The Texas Education Agency (TEA) closed the loop on a controversial new initiative by releasing final commissioner rules on Districts of Innovation this week

The Legislature enacted HB 1842 in 2015, which provided in part for a new program allowing any school district rated at least “acceptable” to exempt itself from numerous provisions of the Education Code, including student, parent and teacher rights and benefits. TCTA vigorously opposed the legislation, arguing that it was not evidence-based, threatened to undermine key statutory provisions that have long provided a baseline of protections for teachers, parents and students, and was too broadly available to school districts that were mediocre in performance, given that districts with merely “acceptable” accountability ratings were eligible (95 percent of school districts in Texas earned an acceptable rating in 2015). For more information on what the law provides regarding innovation districts, click here.

Proponents of the concept argued that the playing field should be leveled between traditional school districts and charter schools, which have freedom from many of the provisions of the Education Code (although again, the evidence shows that overall, charter school performance lags behind traditional public school performance).

Once HB 1842 passed, attention turned to TEA, since the legislation gave the commissioner of education broad rulemaking authority on the matter. Of particular interest was whether the commissioner would issue rules putting additional limitations on Districts of Innovation. TEA issued the proposed rules in early April for public comment and held a hearing as well. TCTA was pleased to see that the proposed rules expanded the list of laws from which districts of innovation cannot be exempt, but noted that the list was arbitrary and didn’t include particularly important provisions like class-size limits, student discipline measures, teacher and parent rights, and teacher benefits. 

TCTA submitted comments on the proposed rules and testified at the hearing, focusing particular attention on the fact that, given that District of Innovation plans can only be implemented upon approval of a majority of the statutorily required district-level decision-making committee, it was important for the rules to require that these committees be properly formed. Statute requires the district-level committee to include representative professional staff who are nominated and elected by the professional staff in the district. At least two-thirds of the elected professional staff representatives must be classroom teachers. The remaining staff representatives must include both campus- and district-level professional staff members.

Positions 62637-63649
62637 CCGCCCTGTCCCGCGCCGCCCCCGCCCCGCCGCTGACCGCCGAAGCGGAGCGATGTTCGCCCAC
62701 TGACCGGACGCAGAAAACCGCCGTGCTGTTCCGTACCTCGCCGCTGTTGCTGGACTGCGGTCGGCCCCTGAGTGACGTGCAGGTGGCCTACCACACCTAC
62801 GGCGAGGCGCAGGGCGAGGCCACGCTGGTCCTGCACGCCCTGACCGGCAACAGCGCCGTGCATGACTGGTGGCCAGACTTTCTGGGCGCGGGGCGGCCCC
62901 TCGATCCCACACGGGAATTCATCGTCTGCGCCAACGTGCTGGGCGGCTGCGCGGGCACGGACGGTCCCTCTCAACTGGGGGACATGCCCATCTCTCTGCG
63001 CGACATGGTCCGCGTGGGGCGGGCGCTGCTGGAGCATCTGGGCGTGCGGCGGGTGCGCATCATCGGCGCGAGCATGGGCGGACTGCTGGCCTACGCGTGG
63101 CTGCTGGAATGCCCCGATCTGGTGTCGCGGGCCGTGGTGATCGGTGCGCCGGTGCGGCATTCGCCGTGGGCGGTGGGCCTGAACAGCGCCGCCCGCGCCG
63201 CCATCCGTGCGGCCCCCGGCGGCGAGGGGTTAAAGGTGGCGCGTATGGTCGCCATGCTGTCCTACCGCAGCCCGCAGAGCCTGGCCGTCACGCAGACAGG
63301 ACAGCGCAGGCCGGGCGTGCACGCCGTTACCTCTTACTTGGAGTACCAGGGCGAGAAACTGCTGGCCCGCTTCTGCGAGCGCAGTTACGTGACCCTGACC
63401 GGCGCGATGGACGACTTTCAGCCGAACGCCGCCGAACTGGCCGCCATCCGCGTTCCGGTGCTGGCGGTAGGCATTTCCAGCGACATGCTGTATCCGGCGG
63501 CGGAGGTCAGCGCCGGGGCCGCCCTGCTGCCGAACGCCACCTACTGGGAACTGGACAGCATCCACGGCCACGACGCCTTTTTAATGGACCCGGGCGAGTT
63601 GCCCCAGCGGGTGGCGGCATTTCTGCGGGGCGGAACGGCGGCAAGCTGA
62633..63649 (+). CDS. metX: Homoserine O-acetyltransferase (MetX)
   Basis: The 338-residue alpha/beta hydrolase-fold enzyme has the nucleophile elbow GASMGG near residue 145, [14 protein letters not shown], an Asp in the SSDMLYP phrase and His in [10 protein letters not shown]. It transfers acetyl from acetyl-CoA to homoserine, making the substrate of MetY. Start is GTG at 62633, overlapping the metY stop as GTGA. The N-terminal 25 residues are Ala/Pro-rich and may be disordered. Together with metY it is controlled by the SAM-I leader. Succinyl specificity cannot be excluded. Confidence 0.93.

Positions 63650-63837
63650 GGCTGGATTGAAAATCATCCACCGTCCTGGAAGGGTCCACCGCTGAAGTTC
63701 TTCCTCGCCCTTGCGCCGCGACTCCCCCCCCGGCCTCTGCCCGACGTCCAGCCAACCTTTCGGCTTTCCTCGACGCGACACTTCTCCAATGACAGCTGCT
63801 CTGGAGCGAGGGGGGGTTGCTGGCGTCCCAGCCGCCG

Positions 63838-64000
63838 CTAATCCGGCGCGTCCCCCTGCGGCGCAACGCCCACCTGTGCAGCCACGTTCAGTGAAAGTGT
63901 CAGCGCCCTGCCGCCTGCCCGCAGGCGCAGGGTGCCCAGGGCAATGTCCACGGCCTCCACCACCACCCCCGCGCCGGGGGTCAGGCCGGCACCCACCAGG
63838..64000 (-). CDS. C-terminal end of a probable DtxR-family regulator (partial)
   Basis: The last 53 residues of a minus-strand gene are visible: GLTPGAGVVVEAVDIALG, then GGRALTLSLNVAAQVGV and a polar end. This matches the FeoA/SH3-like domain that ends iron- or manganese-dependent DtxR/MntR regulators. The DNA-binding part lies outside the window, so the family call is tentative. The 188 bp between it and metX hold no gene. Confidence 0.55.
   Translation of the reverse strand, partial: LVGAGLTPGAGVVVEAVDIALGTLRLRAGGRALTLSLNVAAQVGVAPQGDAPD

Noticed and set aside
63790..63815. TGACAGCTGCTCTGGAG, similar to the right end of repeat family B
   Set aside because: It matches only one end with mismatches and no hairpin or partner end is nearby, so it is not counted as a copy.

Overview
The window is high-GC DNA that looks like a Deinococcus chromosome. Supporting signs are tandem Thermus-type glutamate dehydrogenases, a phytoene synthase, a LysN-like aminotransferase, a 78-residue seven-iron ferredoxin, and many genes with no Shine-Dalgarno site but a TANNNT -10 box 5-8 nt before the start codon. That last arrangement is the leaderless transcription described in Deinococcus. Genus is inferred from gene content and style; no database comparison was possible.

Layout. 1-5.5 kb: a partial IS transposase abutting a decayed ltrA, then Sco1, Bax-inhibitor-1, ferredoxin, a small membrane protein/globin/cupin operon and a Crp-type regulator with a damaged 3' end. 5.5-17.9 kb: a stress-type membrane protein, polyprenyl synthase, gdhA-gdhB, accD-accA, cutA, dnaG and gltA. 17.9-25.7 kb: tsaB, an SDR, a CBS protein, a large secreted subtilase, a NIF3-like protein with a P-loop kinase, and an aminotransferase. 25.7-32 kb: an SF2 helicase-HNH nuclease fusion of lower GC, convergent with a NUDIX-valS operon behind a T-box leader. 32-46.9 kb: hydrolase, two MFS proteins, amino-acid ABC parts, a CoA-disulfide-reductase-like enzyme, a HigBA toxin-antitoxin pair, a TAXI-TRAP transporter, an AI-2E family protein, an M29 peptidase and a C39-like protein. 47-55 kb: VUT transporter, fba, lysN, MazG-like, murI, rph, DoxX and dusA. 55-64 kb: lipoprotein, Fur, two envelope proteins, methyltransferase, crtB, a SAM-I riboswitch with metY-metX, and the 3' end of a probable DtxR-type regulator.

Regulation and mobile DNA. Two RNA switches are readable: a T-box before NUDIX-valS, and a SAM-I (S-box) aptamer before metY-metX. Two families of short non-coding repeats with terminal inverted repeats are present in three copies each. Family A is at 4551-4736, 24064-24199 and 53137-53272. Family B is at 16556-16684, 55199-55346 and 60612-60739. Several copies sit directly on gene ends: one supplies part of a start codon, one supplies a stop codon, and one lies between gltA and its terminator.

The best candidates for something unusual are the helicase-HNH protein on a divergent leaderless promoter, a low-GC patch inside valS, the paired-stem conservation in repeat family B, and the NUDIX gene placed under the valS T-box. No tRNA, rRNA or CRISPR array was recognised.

The final rules include changes requested by TCTA, including specifying that the district-level committee also can serve as the committee developing the innovation plan, and that Districts of Innovation must notify the commissioner any time they amend, rescind or renew their plans. The rules become effective Sept. 13, 2016.

During the time TEA was developing rules, a good number of school districts notified the commissioner that they had adopted innovation plans (there were 29 districts listed on the TEA website as of Sept. 8, 2016). Upon reviewing their plans, TCTA became increasingly concerned about the large number of districts exempting themselves from teacher certification and class-size limits, and pointed this out in testimony to the Senate Education Committee. TCTA testified that in exempting themselves from statutory class-size limits instead of pursuing a waiver from TEA, districts were skirting requirements to notify parents of students whose classes exceeded the limits. Additionally, in giving invited testimony to the Senate Education Committee on raising standards for teacher preparation programs, TCTA pointed out that allowing districts to unilaterally exempt themselves from teacher certification requirements as Districts of Innovation was directly at cross purposes with the state’s obvious desire to raise standards in teacher preparation, leading to certification.

What are the rules?

A board of trustees may not vote on the final approval of the innovation plan if the district is assigned with either a preliminary or final rating below acceptable performance.

If a resolution is adopted by the board of trustees, or upon receipt of a petition signed by a majority of the members of the district-level committee, the board shall hold a public hearing within 30 days to consider if the district should develop a local innovation plan for the designation of the district as an innovation district.

“District-level committee” has the meaning assigned by the Texas Education Code, Section 11.251.

“Innovation plan committee” is a committee appointed by the board of trustees to develop the innovation plan in accordance with statutory requirements. The district-level committee, as described above, may also serve in this role. (TCTA-requested provision)

At the conclusion of the public hearing, or within 30 days after conclusion of the public hearing, the board of trustees may:

(1) decline to pursue designation of the district as an innovation district; or

(2) appoint an innovation plan committee to develop a local innovation plan in accordance with TEC Section 12A.003.

The board of trustees may outline the parameters around which the innovation plan committee may develop the plan.

Prior to designation as an innovation district, a local innovation plan must be developed for the school district and shall meet the plan requirements as outlined in statute and the rules.

The plan must be clearly posted on the district's website for the term of the designation as an innovation district.